Actual title: ‘The Continuation of the Road from LONDON to BARWICK Beginning at Stilton and extending to Tuxford’.
An attractive and interesting 17th century road strip map showing the route from Stilton to Tuxford — via Stamford, Grantham and Newark — which was published in John Ogilby’s Britannia (London: [Plate 6] 1675 edition). The map can be identified as an early edition as the plate number ‘6’ has not yet been added to the bottom-right border. (The images taken show the map with and without flash).
John Ogilby (1600-1676) was one of the most colourful characters in the history of British map making. Born in Kirremuir, near Dundee he started his working life as a dancer. This career was however cut short when he was injured during a performance. He later moved to Ireland where he established the first ever theatre in Dublin. Having made a considerable fortune out of this he then lost all of it due to the Irish Revolt of 1641 and a shipwreck. Undeterred, he eventually moved to London where he opened a book shop specialising in classical works. He once again amassed a considerable fortune only to see his shop burnt to the ground in the Great Fire of London of 1666. It was then, at the age of 66, that he turned to map making. Having produced maps of Africa, Asia and America, his greatest work, ‘Britannia’, appeared in 1675.This had the distinction of being the first ever road atlas of England & Wales. The 100 maps contained within were also the first to work by the principle of one inch to the mile and to use the Statute mile of 1760 yards (as opposed to the other mile measurements in existence) Each road map depicts a route in the form of 6 or 7 vertical strips with a compass rose showing orientation; additionally, miles, furlongs, towns, churches, windmills, rivers, hills and even gallows are depicted. In total, about 7500 miles were surveyed for the production of the atlas. Britannia proved to be a major success; not only did Ogilby die a wealthy man but his maps were the basis of all road maps for the next 100 years and were incorporated into all county and British maps of the period.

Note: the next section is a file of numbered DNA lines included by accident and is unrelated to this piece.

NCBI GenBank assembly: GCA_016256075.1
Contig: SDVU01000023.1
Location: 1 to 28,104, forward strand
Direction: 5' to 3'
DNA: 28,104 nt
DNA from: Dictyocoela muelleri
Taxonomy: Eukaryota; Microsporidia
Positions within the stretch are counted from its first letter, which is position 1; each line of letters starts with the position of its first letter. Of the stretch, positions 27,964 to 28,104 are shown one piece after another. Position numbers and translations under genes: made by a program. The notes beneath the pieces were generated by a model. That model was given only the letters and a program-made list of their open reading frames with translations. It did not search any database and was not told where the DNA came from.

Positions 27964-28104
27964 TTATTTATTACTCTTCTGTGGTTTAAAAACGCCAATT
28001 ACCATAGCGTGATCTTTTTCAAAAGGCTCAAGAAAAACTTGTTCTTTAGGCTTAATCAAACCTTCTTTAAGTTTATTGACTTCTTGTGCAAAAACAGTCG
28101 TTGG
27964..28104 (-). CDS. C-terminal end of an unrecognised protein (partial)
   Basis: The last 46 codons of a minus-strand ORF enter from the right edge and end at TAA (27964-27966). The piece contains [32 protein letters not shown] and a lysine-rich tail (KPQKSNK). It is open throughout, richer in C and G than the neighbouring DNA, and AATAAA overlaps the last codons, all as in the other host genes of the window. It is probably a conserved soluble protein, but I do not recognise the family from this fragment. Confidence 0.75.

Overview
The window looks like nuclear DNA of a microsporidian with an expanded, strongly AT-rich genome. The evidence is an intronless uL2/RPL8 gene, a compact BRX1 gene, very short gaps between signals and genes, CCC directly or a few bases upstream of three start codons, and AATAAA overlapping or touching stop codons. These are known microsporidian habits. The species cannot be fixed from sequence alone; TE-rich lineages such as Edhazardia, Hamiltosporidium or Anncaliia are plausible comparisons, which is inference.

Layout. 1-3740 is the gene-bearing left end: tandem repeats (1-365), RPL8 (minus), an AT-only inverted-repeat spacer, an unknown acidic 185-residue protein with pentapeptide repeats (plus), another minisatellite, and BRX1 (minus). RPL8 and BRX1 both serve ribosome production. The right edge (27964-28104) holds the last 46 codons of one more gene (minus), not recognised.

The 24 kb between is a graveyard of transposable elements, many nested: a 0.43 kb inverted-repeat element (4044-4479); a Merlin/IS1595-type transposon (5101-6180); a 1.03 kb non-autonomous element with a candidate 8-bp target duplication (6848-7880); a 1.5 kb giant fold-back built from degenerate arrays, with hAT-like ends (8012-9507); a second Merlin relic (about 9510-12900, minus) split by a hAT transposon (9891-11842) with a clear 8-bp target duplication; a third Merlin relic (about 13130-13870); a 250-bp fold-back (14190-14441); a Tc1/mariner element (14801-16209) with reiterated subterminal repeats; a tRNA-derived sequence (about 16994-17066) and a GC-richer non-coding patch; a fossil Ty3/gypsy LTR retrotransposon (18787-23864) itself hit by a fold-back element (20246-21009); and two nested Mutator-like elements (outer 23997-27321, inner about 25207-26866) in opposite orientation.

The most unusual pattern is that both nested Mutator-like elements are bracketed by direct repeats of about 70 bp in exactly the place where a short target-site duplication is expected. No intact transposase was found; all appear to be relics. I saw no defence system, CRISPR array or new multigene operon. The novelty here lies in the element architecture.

- This is an original copperplate engraving with later hand colour.
- Printed area is approximately 44.3cms by 32.4cms.
- The map is in very good condition with decent margins; centrefolded, as issued. There is overall light age toning with some very minor staining and around the centrefold there are a couple of areas where the paper is naturally thinner but this will not show once framed. Click on image for a better view.
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- Guaranteed to be over 300 years old.